Beside a stop-light, I ran from car to car with my sign and a big French smile like a stockbroker playing the market. There was a carnival across the street, but I think I was more animated. A mother and her daughter were leaving the city, and they let me in their backseat because they thought what I was doing was funny.
I had fallen in love with French-speaking people in New Brunswick and Quebec, Canada. There, the people are so excitable, so life-loving, so spontaneous, so fun, so refreshing.
It was like this, too, in Belgium. The mother in the car, Christiane, talked to me with such action. She loved people and what they did, and she was so excited about the possibilities of the future that she tripped in her singing speech. She made marmelade in her home in a small village. She invited me to come for tea, then soon after invited me to stay the night.
The road to her house in Fairon, pop. a couple hundred, wound up and down hills. Old stone boxed us in taking the form of walls, castle-like houses, and a church. The oldest part of Christiane's house was from 1622. The house was a three-story stone fortress that stretched toward the green backdrop and encircled a grassy courtyard.
The four children still living with Christiane showed me around the friendly old streets, to a tired-looking old woman's farm, and to the pasture where their horses grazed. The high quality of life here could be felt in the air.
By night, we walked the city of Liege. The lit-up streets shared the alluring scent of invitation with Olinda, Brazil. People of all ages walked and were friendly and ate in outside restaurants. The booming nightlife here is said to go on until morning. It's a workingman's town with Leftist leanings.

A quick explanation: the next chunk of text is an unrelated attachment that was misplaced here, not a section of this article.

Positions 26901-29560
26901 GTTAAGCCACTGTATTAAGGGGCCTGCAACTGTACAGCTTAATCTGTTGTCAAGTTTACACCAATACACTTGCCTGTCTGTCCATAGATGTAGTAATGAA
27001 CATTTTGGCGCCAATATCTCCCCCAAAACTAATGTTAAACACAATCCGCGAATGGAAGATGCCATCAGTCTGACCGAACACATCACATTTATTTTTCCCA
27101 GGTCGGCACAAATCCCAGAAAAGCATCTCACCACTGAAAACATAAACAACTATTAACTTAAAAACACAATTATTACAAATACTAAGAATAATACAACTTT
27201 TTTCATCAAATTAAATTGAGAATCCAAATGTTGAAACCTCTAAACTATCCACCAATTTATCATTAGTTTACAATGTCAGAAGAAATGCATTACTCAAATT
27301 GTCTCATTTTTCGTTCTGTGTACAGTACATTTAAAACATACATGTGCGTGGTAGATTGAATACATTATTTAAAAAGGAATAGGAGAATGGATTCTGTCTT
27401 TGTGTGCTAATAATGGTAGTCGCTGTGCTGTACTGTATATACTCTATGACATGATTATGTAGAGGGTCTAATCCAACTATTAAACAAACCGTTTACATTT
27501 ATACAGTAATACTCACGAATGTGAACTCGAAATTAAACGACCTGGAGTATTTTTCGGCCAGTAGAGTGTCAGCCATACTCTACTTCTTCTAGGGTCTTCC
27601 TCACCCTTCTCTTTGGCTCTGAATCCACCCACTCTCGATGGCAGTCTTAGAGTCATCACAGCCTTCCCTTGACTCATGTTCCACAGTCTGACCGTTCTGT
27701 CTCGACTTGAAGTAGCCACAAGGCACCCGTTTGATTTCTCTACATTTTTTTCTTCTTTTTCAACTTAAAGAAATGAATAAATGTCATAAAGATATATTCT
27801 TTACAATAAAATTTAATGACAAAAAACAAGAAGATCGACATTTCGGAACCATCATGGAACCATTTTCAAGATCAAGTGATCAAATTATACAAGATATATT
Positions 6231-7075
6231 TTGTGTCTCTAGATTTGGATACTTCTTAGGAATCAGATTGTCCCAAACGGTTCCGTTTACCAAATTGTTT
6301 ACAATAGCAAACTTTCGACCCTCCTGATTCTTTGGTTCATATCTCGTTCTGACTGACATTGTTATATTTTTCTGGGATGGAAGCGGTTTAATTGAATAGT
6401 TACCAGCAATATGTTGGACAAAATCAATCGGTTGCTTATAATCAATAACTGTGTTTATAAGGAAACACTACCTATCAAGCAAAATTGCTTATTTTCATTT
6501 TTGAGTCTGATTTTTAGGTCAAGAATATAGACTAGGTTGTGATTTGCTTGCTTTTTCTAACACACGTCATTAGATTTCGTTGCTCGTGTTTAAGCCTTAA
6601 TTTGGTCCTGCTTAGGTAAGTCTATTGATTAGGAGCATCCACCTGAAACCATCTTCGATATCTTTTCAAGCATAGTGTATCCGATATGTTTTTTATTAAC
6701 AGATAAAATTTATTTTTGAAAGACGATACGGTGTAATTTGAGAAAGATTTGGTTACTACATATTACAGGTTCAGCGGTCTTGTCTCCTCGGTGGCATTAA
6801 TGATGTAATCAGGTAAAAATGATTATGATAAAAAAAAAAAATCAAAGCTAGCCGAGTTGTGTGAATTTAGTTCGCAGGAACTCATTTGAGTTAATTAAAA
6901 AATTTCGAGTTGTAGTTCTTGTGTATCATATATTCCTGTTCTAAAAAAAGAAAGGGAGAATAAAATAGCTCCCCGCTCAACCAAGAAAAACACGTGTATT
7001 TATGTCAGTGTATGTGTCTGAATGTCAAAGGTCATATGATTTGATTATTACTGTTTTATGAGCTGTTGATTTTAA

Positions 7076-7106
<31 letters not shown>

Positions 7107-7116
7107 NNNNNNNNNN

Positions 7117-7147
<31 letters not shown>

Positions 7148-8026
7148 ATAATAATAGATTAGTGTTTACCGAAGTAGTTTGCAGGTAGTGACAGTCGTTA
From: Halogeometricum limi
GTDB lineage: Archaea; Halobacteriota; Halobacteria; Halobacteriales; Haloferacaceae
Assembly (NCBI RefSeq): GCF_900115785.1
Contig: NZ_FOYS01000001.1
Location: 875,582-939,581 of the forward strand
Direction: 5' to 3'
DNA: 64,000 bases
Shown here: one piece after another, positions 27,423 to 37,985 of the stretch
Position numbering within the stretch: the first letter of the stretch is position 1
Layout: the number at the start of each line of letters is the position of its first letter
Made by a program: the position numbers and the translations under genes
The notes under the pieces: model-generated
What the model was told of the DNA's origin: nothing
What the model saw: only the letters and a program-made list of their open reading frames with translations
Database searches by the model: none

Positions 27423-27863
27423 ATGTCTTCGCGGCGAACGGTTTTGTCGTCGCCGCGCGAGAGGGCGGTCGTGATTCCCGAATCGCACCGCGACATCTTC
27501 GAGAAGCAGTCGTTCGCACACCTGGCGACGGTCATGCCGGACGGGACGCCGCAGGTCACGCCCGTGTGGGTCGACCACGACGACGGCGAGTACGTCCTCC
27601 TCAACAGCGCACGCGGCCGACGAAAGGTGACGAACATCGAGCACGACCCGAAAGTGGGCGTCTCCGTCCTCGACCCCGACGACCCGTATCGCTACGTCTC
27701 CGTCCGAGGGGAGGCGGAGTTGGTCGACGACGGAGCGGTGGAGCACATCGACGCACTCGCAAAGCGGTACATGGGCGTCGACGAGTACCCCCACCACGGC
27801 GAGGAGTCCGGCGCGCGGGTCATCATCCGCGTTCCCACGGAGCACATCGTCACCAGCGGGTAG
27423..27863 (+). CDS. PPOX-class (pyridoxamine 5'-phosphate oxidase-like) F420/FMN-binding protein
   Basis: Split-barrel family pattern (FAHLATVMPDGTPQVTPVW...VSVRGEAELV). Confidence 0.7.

Christiane's twenty-six-year-old daughter, Stefanie, was romance personified. We dabbled in some French but mostly spoke English. But, even when French-speakers speack English, pockets of air slip their way in the middle of the sounds they pronounce, and it sounds so sensually enchanting. Stefanie had black eyes and black hair, and she dressed her short, great body in smart black.
Stefanie's twenty-three-year-old sister, Emily, also talked a lot to me. She playfully splashed fountain water on her younger brother, suggested we run all the way up a hundred-story flight of stairs connecting lower and upper Liege (our lungs heaved and our legs trembled afterwards), and joked that we should pull up the kilts of some Scottish bagpipe players. She loved animals but had unfortunately not succeeded in veterinary school.
The two nights I stayed with Christiane's family were awesome. J'aime les francaises! I love the French! I'm gonna miss the Lejeune family ... but I heard rumors of work available in Luxembourg!
more shortly - Modern O.
Thanks to Zabrina & Dida; Gunnar; Klaus; Oliver; Uber Reemer; Robert, Harry, & Anna; Wolfgang; Zerka; Herman; Detlef; Michiael; Aaron; Dominic; Marshall; Gesselaine; Fabris; and Christiane & Stefanie for the rides!
Much thanks to Hans, Osla, Wim, & Renke; and Christiane, Christian, Stefanie, Emily, Erica, & Martan for the places to stay!